Show All Answers
A Comprehensive Plan is a vision of what a city wants to be. It is also a framework for shaping future growth and change, protecting what a community values, enhancing what the community wants to improve, and creating what the community feels is lacking. It also helps clarify the relationships between the community, its neighboring municipalities and the region.
A Comprehensive Plan contains information about current conditions, trends, and goals and policies for land use, community design, housing, transportation, parks, recreation, and natural resources, water resources, heritage preservation, and community services and facilities.
In Minnesota, authority for land-use planning and regulation is vested primarily in local governments (townships, cities and counties). The Metropolitan Land Planning Act, a State law first passed in 1976 and amended several times since, requires local governments in the seven-county Twin Cities area to develop local comprehensive plans. The plans must contain a number of elements, among them:
Chapter 1: Introduction
Chapter 2: Community Profile
Chapter 3: Land Use
Chapter 4: Housing Chapter
Chapter 5: Transportation
Chapter 6: Parks
Chapter 7: Water
Chapter 8: Environment
Chapter 9: Community Services
Chapter 10: Economic Competitiveness & Economic Development
Chapter 11: Human Rights
Chapter 12: Health
Chapter 13: Heritage Preservation
Chapter 14: Arts & Culture
Chapter 15: Implementation
The Comprehensive Plan also includes a number of small area plans, including:
The City Council approved the Comprehensive Plan at its Dec. 3, 2019 meeting. The Plan has been sent to the Metropolitan Council to review for completeness. Once the plan has been deemed as complete, the Metropolitan Council has 120 calendar days to complete its review and take final action on the plan. Once the plan has been approved by Metropolitan Council, the City Council will pass a resolution sometime in 2020 formally adopting the plan.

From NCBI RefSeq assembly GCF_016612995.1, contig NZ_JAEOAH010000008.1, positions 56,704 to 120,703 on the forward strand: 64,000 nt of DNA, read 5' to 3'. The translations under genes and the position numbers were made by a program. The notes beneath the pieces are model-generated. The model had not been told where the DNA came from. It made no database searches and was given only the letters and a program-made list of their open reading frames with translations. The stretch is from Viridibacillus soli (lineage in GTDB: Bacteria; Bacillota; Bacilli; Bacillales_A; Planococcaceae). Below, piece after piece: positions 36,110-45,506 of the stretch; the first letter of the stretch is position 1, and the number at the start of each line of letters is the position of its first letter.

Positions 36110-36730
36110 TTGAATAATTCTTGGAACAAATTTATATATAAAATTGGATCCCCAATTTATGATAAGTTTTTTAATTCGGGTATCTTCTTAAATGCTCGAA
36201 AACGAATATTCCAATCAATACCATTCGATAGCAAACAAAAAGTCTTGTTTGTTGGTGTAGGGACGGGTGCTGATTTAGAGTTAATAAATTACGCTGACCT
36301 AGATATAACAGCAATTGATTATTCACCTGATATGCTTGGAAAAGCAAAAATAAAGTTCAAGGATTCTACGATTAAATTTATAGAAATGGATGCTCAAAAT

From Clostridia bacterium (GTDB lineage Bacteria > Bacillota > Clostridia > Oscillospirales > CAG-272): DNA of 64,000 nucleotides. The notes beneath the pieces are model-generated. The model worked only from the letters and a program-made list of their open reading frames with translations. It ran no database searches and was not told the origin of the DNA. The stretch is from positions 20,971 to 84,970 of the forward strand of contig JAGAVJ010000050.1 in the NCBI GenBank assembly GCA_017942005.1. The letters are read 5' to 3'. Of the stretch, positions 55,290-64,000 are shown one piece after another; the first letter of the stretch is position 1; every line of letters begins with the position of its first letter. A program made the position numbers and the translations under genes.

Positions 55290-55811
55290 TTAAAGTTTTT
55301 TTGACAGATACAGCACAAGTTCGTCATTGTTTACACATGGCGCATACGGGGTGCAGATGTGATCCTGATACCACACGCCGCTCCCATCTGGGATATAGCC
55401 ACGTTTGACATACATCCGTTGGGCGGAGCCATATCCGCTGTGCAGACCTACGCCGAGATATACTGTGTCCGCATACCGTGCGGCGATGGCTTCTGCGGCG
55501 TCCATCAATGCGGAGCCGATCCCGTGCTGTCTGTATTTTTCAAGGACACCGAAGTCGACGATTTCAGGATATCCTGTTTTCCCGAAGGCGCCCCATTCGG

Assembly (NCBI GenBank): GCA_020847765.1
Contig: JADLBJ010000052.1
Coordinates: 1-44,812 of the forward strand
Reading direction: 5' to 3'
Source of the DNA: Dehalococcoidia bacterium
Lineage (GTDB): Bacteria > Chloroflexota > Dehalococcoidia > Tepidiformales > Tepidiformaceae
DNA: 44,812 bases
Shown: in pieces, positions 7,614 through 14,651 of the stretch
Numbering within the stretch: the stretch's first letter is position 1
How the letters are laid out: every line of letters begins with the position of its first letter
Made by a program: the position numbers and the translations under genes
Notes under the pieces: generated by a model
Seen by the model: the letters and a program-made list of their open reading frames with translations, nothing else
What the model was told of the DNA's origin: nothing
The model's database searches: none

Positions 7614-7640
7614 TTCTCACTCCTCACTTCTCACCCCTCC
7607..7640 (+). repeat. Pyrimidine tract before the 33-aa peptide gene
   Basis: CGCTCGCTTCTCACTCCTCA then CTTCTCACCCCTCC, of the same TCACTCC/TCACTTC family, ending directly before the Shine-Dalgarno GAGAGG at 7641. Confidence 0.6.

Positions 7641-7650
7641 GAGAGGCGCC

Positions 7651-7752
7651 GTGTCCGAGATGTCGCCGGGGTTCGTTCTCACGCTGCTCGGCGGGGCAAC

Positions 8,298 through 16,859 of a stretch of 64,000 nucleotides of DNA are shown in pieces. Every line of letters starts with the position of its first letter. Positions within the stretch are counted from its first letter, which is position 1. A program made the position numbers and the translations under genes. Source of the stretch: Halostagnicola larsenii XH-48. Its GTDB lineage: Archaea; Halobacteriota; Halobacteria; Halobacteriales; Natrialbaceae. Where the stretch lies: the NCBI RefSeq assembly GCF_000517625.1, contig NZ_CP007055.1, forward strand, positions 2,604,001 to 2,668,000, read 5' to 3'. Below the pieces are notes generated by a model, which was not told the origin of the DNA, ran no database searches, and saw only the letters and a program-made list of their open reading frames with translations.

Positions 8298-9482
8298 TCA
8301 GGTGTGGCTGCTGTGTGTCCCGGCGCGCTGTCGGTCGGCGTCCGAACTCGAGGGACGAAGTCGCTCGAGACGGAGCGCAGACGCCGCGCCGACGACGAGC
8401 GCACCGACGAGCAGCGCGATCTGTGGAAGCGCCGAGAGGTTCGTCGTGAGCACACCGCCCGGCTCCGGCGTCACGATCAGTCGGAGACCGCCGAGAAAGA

Minnesota State law requires that Comprehensive Plans must be reviewed and updated at least once every 10 years.
The City of Edina currently has a Comprehensive Plan that is used to guide City decisions. As Edina moves toward the future, the needs of the City and its residents will change. The changes need to be reflected and addressed in the Comprehensive Plan to better serve the community -- its currents residents and those who will come here in the future.
The 2018 Comprehensive Plan process started in 2016. Throughout the comprehensive planning process, more than 180 meetings, workshops and open houses were held.
To stay updated on the status of the Comprehensive Plan as it’s now under review by the Metropolitan Council, visit Better Together Edina.
By Edina City Code, the Edina Planning Commission is responsible for preparing, reviewing and making recommendations on the Comprehensive Plan, including its required updates.
A Planning Commission Task Force, comprised of residents who are currently on the Planning Commission, oversaw the preparation of the proposed Comprehensive Plan. The Task Force, with assistance from City staff, conducted a series of public meetings, listening sessions, focus groups and interviews to provide timely information on work progress, and to obtain input and feedback.